It doesn’t take long for the infamous gross moment to happen, but of course everyone blames the vampire. The most nightmarish scene—of many—is when they’re climbing the vertical tunnel with the aliens in hot pursuit. But in the middle of escaping yet again, they stop to listen to the Nosferatu’s story of how they colonized Mars; it’s like an opera, where they think exposition is more important than fleeing.
The action parts were good, but there wasn’t much of that. I will say it’s pleasant to see Vampirella serious and badass, as opposed to other times when she’s just giggly and punny. But in the end this was far more Aliens with Vampirella thrown in.
The captions are huge! Like the type in a large print book. At the end there’s three pages of drawings.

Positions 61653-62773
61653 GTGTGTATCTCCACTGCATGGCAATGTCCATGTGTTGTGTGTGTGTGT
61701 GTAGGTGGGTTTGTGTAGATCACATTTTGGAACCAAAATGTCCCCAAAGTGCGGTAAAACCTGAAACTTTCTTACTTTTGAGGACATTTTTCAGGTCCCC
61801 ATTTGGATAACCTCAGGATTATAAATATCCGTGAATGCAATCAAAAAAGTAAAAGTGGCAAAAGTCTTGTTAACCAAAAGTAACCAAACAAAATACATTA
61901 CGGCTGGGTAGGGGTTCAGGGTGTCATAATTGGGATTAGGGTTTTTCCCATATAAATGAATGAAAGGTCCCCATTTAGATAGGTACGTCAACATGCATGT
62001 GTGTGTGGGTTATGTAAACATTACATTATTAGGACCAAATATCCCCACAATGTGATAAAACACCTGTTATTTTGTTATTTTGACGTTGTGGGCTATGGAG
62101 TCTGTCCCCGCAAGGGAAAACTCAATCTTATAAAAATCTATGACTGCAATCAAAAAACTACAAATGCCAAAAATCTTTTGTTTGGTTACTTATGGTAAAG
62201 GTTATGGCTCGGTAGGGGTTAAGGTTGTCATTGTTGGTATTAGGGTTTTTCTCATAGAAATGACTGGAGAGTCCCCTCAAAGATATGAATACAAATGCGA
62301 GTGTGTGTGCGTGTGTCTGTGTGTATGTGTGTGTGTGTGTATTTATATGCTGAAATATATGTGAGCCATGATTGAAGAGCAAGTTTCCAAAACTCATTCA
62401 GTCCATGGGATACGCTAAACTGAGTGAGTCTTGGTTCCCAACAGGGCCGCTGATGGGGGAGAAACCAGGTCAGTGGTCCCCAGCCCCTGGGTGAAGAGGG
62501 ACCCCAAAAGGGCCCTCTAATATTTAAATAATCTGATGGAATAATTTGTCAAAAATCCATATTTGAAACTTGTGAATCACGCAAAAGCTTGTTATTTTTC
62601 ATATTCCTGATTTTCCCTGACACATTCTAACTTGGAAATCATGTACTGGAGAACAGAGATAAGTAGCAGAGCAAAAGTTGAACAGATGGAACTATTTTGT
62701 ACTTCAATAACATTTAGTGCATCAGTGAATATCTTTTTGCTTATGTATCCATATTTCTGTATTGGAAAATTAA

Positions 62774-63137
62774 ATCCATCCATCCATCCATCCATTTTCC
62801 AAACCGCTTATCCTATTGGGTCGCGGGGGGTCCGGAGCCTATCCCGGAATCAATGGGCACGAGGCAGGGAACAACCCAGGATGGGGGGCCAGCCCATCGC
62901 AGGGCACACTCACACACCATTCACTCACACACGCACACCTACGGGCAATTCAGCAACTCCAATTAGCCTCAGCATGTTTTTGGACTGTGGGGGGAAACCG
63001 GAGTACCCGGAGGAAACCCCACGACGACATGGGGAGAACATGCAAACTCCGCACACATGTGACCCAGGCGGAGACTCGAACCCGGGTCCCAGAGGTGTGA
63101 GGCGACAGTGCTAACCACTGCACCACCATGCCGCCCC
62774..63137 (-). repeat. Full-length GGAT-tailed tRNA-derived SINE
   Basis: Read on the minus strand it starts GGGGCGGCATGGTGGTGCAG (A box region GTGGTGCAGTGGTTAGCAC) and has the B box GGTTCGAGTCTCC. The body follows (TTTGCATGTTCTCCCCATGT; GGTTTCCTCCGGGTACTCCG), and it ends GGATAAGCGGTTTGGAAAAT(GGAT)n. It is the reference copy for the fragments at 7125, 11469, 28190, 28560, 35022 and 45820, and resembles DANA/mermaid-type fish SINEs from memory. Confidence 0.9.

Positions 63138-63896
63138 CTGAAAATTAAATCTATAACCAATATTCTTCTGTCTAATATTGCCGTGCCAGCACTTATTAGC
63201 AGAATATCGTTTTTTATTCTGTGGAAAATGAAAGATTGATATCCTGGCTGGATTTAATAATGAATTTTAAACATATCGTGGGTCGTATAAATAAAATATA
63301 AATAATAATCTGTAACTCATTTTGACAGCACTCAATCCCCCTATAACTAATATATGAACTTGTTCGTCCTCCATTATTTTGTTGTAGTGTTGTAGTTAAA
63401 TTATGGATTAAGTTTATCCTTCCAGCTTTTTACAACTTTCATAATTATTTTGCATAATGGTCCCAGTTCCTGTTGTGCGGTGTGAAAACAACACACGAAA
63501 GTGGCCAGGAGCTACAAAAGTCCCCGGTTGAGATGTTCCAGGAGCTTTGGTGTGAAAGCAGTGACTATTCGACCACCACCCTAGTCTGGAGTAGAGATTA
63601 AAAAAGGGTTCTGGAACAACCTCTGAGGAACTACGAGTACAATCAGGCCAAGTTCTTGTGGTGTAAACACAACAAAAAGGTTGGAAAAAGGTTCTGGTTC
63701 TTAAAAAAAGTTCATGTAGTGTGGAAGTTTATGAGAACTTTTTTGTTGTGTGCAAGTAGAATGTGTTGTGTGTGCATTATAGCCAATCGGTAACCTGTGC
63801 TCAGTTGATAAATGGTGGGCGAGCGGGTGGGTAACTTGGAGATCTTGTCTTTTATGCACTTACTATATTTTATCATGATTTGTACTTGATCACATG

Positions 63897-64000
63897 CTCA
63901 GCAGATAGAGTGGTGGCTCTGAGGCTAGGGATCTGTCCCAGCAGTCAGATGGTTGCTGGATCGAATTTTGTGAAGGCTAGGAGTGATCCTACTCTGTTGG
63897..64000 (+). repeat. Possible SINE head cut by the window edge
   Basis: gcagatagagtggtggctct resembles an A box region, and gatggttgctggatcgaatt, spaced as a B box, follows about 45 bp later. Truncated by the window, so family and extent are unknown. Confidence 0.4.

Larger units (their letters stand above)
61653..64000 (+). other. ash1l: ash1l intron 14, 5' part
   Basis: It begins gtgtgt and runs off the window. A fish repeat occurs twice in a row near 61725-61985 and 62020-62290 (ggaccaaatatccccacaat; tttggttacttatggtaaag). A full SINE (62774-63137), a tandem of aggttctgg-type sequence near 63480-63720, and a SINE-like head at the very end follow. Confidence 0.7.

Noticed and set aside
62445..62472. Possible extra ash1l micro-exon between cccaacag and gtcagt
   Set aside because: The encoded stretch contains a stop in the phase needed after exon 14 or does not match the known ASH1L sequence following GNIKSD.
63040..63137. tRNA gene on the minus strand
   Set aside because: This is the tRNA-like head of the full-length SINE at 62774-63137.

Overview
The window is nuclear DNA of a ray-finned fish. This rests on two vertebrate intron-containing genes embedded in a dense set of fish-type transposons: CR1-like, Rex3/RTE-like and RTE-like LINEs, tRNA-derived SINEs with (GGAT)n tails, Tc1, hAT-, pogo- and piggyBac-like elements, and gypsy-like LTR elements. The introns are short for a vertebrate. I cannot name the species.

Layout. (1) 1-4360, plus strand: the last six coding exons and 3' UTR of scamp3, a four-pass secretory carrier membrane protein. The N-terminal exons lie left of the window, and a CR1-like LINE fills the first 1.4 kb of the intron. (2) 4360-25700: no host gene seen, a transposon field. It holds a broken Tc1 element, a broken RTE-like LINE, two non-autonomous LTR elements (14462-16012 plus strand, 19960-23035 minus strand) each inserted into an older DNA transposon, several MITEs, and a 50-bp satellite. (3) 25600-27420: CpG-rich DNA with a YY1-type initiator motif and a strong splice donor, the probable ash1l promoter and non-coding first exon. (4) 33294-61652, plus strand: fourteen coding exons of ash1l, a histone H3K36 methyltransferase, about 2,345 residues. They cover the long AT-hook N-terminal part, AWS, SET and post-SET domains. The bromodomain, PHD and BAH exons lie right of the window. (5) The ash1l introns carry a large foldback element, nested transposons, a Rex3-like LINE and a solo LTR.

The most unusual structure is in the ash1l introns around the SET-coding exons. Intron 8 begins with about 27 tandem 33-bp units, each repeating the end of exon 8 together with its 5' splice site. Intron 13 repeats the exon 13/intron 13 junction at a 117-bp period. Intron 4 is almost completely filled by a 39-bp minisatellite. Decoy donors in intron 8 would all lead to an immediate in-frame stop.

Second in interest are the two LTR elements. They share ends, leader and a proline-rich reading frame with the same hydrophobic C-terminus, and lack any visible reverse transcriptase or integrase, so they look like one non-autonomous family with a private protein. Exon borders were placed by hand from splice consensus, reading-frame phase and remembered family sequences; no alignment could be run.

Book Reviews: Southern and Brit Cops, Chickies, and Romeo

“C’mon, let’s have sex,” she grinned.
“You want to have sex with ME? Has every other man in the world died?”

Fixin’ to Die
In Cottonwood, Kentucky, the new sheriff thinks she’s taken over the law enforcement mantle from granddaddy, and quickly finds that’s not the case as she attempts to solve the murder of the town doctor as well as a jewelry theft.
These two lines will tell you what kind of story this is: “I grabbed the old beacon police light, licked the suction cup, and slapped it on the roof of the Jeep, grazing the side with my finger to flip on the light and siren.” And “Like any business in Cottonwood, the door to the funeral home was unlocked and I let myself in.” Reminds me of Magoddy, though not trying to be as funny.
I am not liking these townspeople, though I suppose this is true to life in a small Suthin’ town. I did like the sheriff, though; I always enjoy a story better when I can get behind the protagonist, even if she’s not the smartest tool in the law enforcement shed. Hopefully with more experience–possibly with her new cop buddy–she’ll get better results, especially considering her atrocious interrogation technique.